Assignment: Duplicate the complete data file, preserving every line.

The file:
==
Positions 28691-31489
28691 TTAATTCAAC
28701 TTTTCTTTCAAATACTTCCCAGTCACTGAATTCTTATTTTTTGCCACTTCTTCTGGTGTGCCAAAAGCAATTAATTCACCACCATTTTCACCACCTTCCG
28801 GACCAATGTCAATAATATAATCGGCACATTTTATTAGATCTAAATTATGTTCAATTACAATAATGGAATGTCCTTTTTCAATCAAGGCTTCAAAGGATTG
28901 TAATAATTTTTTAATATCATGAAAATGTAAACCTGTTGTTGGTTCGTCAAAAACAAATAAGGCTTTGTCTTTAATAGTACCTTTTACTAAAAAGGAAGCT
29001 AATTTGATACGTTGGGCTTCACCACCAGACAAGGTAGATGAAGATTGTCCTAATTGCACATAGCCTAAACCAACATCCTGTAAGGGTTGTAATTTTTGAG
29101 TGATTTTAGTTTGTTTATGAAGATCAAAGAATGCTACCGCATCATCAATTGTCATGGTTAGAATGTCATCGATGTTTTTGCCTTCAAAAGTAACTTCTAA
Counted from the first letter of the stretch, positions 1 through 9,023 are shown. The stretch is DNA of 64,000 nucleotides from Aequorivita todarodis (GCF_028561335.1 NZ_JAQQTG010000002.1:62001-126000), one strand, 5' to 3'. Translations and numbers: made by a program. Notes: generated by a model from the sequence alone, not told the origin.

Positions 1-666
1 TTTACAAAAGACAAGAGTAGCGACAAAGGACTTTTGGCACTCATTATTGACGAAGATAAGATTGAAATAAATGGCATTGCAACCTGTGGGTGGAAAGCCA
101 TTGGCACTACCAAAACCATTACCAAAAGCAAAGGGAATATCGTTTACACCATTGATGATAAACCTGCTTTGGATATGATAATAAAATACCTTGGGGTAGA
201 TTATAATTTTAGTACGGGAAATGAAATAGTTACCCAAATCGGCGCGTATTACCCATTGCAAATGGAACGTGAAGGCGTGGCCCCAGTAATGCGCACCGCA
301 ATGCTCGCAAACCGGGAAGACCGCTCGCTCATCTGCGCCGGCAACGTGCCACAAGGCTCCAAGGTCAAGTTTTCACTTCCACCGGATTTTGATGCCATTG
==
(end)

Positions 28691-31489
28691 TTAATTCAAC
28701 TTTTCTTTCAAATACTTCCCAGTCACTGAATTCTTATTTTTTGCCACTTCTTCTGGTGTGCCAAAAGCAATTAATTCACCACCATTTTCACCACCTTCCG
28801 GACCAATGTCAATAATATAATCGGCACATTTTATTAGATCTAAATTATGTTCAATTACAATAATGGAATGTCCTTTTTCAATCAAGGCTTCAAAGGATTG
28901 TAATAATTTTTTAATATCATGAAAATGTAAACCTGTTGTTGGTTCGTCAAAAACAAATAAGGCTTTGTCTTTAATAGTACCTTTTACTAAAAAGGAAGCT
29001 AATTTGATACGTTGGGCTTCACCACCAGACAAGGTAGATGAAGATTGTCCTAATTGCACATAGCCTAAACCAACATCCTGTAAGGGTTGTAATTTTTGAG
29101 TGATTTTAGTTTGTTTATGAAGATCAAAGAATGCTACCGCATCATCAATTGTCATGGTTAGAATGTCATCGATGTTTTTGCCTTCAAAAGTAACTTCTAA
Counted from the first letter of the stretch, positions 1 through 9,023 are shown. The stretch is DNA of 64,000 nucleotides from Aequorivita todarodis (GCF_028561335.1 NZ_JAQQTG010000002.1:62001-126000), one strand, 5' to 3'. Translations and numbers: made by a program. Notes: generated by a model from the sequence alone, not told the origin.

Positions 1-666
1 TTTACAAAAGACAAGAGTAGCGACAAAGGACTTTTGGCACTCATTATTGACGAAGATAAGATTGAAATAAATGGCATTGCAACCTGTGGGTGGAAAGCCA
101 TTGGCACTACCAAAACCATTACCAAAAGCAAAGGGAATATCGTTTACACCATTGATGATAAACCTGCTTTGGATATGATAATAAAATACCTTGGGGTAGA
201 TTATAATTTTAGTACGGGAAATGAAATAGTTACCCAAATCGGCGCGTATTACCCATTGCAAATGGAACGTGAAGGCGTGGCCCCAGTAATGCGCACCGCA
301 ATGCTCGCAAACCGGGAAGACCGCTCGCTCATCTGCGCCGGCAACGTGCCACAAGGCTCCAAGGTCAAGTTTTCACTTCCACCGGATTTTGATGCCATTG